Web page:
In sign of more hawkish Fed, Evans nods to three rate hikes
Friday, January 6, 2017
Reuters Business News | Fri Jan 6, 2017 | 2:54pm EST
By Ann Saphir and Jason Lange | CHICAGO
CHICAGO Chicago Federal Reserve President Charles Evans said on Friday the central bank could raise interest rates three times this year, faster than he had expected just a few months ago and in line with the majority of his colleagues.
The comments from Evans, a voting member of the Fed's policy committee this year and one of the U.S. central bank's most outspoken doves, were a fresh sign the Fed is gearing up for potentially faster rate hikes in the face of above-potential economic growth and firmer inflation.
"I still think two (Fed rate hikes) is not an unreasonable expectation ... but it's going to depend on how the data roll out, and if it's a little bit stronger, three is not going to be implausible," Evans told reporters after on the sidelines of an American Economic Association conference.
Two other U.S. policymakers, Cleveland Fed President Loretta Mester and Richmond Fed President Jeffrey Lacker, said Friday they would support even faster rate hikes.
The central bank's policy-setting committee unanimously raised interest rates last month by a quarter of a point and policymakers signaled they expect to raise rates three more times in 2017.
But minutes from that meeting released earlier this week showed policymakers might signal an even more aggressive path of rate increases if inflationary pressures rise, a view that Evans' comments bolstered.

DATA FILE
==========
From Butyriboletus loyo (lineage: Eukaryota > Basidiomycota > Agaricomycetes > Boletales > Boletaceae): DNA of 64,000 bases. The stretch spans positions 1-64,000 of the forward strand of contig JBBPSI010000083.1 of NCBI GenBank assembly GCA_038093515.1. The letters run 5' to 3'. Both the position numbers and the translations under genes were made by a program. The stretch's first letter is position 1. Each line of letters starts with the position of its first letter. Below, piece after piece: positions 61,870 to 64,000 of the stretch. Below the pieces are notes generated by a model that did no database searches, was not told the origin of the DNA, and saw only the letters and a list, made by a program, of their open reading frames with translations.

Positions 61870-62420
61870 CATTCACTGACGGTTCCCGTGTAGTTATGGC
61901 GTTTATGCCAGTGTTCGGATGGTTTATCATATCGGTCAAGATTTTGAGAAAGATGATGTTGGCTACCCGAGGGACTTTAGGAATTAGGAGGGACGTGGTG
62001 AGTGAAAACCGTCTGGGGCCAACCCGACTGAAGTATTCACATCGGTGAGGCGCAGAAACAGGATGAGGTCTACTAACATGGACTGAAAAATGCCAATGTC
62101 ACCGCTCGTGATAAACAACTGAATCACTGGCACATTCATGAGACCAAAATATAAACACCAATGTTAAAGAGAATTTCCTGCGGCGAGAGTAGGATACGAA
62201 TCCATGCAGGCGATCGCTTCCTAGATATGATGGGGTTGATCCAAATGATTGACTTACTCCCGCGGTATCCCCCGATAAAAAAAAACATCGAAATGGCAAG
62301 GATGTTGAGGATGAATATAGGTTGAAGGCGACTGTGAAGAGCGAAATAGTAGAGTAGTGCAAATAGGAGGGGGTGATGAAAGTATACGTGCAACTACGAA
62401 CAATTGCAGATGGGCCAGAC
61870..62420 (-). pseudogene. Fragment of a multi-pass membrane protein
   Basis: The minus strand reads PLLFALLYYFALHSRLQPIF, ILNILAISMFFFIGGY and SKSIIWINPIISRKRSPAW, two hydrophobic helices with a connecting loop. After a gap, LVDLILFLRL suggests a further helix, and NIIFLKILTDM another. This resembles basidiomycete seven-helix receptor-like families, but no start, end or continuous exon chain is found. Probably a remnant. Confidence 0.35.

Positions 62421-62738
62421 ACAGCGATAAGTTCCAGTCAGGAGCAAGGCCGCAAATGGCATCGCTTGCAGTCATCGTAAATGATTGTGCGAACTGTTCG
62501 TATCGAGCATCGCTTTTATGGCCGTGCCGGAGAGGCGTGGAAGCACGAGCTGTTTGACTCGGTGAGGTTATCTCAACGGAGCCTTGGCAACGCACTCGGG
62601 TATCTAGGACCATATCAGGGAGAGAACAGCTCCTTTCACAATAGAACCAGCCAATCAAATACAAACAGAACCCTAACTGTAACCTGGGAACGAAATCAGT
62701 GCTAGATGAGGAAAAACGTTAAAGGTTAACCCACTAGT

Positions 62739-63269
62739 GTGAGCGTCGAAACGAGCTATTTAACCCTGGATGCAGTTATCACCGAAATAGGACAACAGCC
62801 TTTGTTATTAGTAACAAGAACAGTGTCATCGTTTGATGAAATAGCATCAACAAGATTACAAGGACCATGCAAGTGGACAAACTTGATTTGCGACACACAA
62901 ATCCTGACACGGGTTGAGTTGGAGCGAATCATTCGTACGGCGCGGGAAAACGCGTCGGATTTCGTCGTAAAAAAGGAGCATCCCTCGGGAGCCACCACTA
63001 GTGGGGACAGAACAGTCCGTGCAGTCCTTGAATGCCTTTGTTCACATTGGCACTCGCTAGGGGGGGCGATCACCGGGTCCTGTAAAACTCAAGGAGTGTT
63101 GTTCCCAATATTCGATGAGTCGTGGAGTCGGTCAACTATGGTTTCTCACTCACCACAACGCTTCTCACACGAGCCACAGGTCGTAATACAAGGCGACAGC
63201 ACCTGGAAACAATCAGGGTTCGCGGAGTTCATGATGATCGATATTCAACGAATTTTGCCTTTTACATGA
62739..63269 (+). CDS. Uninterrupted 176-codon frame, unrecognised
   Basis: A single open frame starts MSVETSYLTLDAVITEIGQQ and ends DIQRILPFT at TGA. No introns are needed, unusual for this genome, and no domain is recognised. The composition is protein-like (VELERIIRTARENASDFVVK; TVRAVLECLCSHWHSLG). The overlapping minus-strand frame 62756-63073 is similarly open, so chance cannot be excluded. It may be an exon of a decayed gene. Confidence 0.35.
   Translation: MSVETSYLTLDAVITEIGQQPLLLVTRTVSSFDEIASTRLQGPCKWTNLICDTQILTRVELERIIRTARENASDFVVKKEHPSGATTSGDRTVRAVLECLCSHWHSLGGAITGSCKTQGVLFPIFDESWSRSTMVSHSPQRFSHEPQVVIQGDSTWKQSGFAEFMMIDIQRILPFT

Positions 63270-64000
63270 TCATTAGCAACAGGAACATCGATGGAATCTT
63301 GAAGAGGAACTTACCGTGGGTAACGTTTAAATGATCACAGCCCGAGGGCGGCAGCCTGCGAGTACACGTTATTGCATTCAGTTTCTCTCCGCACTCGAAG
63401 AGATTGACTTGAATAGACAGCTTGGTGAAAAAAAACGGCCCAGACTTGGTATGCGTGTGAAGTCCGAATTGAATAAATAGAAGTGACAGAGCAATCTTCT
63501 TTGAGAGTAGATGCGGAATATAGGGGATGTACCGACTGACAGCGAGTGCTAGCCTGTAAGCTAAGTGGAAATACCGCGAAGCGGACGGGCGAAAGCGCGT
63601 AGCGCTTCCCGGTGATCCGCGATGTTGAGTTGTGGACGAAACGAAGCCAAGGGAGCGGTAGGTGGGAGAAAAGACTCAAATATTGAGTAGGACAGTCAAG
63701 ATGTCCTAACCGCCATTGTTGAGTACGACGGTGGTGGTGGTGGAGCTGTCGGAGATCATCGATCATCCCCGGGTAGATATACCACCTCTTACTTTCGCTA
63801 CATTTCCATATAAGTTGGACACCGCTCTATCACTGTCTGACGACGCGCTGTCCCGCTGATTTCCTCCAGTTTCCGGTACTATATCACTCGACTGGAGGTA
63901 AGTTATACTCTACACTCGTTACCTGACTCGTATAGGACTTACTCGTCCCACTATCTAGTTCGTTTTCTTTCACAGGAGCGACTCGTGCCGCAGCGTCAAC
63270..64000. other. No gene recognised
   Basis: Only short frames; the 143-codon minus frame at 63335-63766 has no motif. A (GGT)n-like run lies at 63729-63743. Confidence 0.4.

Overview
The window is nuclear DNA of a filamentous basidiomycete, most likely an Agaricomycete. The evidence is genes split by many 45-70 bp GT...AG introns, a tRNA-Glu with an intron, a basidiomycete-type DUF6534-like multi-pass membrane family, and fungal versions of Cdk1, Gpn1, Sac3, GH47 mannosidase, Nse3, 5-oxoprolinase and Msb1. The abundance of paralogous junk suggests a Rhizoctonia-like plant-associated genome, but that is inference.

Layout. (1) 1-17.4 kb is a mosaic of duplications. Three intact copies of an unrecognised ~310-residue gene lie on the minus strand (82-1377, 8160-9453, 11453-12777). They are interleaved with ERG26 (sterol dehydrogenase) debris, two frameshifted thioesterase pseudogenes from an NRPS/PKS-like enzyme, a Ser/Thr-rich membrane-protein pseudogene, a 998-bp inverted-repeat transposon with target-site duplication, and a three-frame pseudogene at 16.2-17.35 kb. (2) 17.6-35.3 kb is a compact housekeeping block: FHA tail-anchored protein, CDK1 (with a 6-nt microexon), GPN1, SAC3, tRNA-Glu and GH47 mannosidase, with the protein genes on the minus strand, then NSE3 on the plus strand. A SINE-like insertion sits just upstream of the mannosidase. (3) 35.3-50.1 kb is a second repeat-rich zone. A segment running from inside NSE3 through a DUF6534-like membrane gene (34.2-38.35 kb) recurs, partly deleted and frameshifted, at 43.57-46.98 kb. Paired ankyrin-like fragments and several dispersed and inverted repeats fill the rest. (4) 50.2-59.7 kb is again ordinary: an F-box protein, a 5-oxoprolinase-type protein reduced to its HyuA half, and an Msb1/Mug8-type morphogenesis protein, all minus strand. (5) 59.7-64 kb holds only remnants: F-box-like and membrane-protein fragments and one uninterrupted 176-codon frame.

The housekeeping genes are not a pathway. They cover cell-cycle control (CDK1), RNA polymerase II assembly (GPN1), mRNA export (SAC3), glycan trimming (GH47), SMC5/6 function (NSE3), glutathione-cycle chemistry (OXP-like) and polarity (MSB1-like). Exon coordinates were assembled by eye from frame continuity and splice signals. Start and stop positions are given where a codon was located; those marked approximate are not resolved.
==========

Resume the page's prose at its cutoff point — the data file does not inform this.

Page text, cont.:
Incoming U.S. President Donald Trump has promised to double America's pace of economic growth and "rebuild" the country's infrastructure.
Evans said Friday he had joined many of his colleagues in factoring extra fiscal stimulus into his forecasts. He has gained confidence, he said, that the economy will grow 2 percent to 2.5 percent this year and inflation will move up to the Fed's 2-percent target by next year.
Still, Evans warned, unless accompanied by an unexpected burst of improvement in productivity or labor, faster growth could "eventually put strong pressure on resources and drive up wages and inflation," forcing the Fed to raise rates in response.
“I’ve been a little more, seeing a little more strength in the economy,” Cleveland Fed's Mester told Fox Business Network on Friday, adding that more than three rate hikes this year is "probably" appropriate.
Richmond Fed's Lacker, one of the Fed's most prominent hawks, agreed, saying the Fed "may need to increase more briskly than markets appear to expect."
Markets currently are pricing in two or three rate hikes this year.
(Reporting by Ann Saphir and Jason Lange in Chicago and Lindsay Dunsmuir in Washington; Editing by Chizu Nomiyama)